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Geothermal Fluids in Saline Systems

Geothermal Fluids in Saline SystemsGeothermal fluids are usually highly mineralized reflecting the long-term mineral-fluid interactions. This salinity affects not only chemical reactions and impedes chemical analysis and modelling, but the high salinity can cause severe problems due to the formation of mineral scalings and/or corrosion. Understanding these reactions is crucial to guarantee the long-term efficiency and sustainability of geothermal power plants. This special issue is a collection of studies presented at the joint KIT-GFZ-UFZ workshop dealing with field analysis, lab experiments, and geochemical modeling on the salinity effect.

Edited by: Simona Regenspurg and Thorsten Schäfer

  1. Content type: Research

    Reduction or prevention of scaling is commonly achieved by injecting scaling inhibitors into the geothermal circuit. Inhibitor-efficiency tests can be carried out in static or dynamic experiment set-ups allowi...

    Authors: Joerg Zotzmann, Alexandra Vetter and Simona Regenspurg

    Citation: Geothermal Energy 2018 6:18

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  2. Content type: Research

    Leaching tests with synthetic brines (25 g/L NaCl) between 25 °C and 90 °C were performed under oxic and anoxic conditions over 7 days on two pyrite-bearing siliciclastic rocks from the Lower Jurassic Hettangi...

    Authors: Daniel Richard Müller and Simona Regenspurg

    Citation: Geothermal Energy 2017 5:25

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  3. Content type: Research

    It is commonly known that heat extraction and decompression can lead to mineral precipitation and reservoir clogging in geothermal systems. In the Upper Rhine Graben, the precipitating minerals are mainly bari...

    Authors: Pia Orywall, Kirsten Drüppel, Dietmar Kuhn, Thomas Kohl, Michael Zimmermann and Elisabeth Eiche

    Citation: Geothermal Energy 2017 5:20

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    The Correction to this article has been published in Geothermal Energy 2017 5:23

  4. Content type: Research

    To simulate the growth of geological veins, it is necessary to model the crystal shape anisotropy. Two different models, classical and natural models, which incorporate the surface energy anisotropy into the obje...

    Authors: Oleg Tschukin, Alexander Silberzahn, Michael Selzer, Prince G. K. Amos, Daniel Schneider and Britta Nestler

    Citation: Geothermal Energy 2017 5:19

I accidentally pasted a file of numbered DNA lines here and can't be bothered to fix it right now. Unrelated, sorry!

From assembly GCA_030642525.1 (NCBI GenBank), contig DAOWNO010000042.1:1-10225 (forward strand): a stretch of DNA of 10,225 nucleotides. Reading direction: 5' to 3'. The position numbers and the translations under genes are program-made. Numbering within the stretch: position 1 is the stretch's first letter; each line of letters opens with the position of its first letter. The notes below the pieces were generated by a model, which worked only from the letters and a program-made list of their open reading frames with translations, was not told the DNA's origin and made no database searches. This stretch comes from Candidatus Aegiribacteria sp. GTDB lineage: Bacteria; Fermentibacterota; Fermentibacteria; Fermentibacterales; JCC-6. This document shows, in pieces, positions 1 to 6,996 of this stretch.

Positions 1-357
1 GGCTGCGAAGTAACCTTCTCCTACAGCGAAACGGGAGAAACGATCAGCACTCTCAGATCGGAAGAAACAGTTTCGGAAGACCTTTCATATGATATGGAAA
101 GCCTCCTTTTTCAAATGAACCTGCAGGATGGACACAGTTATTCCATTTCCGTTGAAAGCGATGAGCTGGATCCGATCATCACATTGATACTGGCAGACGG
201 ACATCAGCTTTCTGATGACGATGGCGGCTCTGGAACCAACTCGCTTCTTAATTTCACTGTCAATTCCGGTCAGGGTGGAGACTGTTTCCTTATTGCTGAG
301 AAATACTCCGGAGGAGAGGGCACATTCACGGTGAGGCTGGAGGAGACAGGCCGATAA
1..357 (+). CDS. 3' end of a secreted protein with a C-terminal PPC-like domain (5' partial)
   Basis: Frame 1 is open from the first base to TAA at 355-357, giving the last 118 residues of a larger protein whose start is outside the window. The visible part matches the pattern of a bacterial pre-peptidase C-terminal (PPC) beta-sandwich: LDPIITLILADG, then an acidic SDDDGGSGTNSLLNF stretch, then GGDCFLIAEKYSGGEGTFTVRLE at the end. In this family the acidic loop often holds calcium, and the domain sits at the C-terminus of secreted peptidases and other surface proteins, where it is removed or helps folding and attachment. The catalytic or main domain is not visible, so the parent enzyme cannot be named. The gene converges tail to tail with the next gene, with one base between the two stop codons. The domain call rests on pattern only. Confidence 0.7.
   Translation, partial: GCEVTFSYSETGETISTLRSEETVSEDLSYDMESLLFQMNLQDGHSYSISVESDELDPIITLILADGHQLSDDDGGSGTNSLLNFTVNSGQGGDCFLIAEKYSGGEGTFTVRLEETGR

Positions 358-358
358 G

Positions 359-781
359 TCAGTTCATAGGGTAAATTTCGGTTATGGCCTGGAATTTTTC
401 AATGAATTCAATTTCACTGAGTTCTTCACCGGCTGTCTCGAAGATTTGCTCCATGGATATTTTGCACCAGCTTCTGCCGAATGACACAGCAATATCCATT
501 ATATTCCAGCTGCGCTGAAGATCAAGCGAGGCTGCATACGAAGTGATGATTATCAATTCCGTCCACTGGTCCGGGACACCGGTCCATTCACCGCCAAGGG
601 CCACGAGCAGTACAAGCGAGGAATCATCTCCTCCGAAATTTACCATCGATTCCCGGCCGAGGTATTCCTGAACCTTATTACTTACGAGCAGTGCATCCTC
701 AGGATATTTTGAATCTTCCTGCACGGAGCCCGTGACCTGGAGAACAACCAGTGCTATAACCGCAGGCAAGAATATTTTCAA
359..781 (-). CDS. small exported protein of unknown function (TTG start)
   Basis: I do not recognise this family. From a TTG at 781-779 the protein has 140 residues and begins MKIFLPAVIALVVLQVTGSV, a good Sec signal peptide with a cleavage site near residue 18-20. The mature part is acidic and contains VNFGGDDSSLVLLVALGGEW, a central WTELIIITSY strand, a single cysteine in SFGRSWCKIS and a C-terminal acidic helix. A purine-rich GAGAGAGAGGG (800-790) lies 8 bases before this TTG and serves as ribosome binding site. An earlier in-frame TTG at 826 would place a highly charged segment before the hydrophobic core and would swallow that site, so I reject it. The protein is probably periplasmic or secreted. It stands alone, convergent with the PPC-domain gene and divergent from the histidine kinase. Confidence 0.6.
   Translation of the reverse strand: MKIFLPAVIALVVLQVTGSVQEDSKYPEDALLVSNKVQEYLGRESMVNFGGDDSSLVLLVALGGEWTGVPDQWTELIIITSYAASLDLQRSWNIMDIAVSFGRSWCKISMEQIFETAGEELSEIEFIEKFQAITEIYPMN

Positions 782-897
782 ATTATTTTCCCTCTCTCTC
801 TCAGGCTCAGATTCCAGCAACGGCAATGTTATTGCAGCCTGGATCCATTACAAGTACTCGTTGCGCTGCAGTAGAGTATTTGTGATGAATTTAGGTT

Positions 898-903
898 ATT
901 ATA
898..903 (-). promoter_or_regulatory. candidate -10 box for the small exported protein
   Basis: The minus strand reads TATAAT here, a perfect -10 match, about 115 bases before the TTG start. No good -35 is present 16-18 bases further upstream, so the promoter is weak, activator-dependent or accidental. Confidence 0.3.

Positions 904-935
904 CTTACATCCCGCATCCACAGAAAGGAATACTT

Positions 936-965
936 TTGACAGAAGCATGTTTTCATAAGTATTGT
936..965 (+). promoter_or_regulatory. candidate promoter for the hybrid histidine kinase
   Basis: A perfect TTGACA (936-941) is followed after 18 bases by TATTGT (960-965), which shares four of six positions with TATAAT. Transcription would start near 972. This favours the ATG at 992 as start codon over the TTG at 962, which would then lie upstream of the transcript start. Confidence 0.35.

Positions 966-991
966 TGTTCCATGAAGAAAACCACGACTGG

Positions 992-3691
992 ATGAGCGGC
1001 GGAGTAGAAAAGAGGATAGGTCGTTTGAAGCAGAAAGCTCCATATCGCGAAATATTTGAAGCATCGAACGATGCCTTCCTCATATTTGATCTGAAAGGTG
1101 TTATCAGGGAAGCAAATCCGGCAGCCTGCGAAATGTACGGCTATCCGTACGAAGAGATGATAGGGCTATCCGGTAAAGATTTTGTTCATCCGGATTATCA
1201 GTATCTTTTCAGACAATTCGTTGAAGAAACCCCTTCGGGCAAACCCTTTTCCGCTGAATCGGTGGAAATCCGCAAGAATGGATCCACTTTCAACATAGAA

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  5. Content type: Editorial

    Earth’s crust offers a vast resource of heat that can be used and converted into energy both for electricity and heating/cooling purposes. The utilization of this geothermal energy can make an important contri...

    Authors: Simona Regenspurg and Thorsten Schäfer

    Citation: Geothermal Energy 2017 5:18

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  6. Content type: Research

    The determination of reservoir temperatures represents a major task when exploring geothermal systems. Since the uncertainties of classical solute geothermometry are still preventing reliable reservoir tempera...

    Authors: Fabian Nitschke, Sebastian Held, Ignacio Villalon, Thomas Neumann and Thomas Kohl

    Citation: Geothermal Energy 2017 5:12

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  7. Content type: Research

    Decreasing production rates and massive precipitation of native copper (Cu(0)) were observed in the production well at the geothermal research facility Groß Schönebeck (Germany). The Cu precipitates filling up...

    Authors: Simona Regenspurg, Ives Geigenmüller, Harald Milsch and Michael Kühn

    Citation: Geothermal Energy 2017 5:11

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  8. Content type: Research

    In this study, we report results of the analysis of a particularly interesting scaling sample from the geothermal plant in Neustadt-Glewe in northern Germany, which contained 19% Galena (PbS) and 81% of a hete...

    Authors: Frank Heberling, Dieter Schild, Detlev Degering and Thorsten Schäfer

    Citation: Geothermal Energy 2017 5:9

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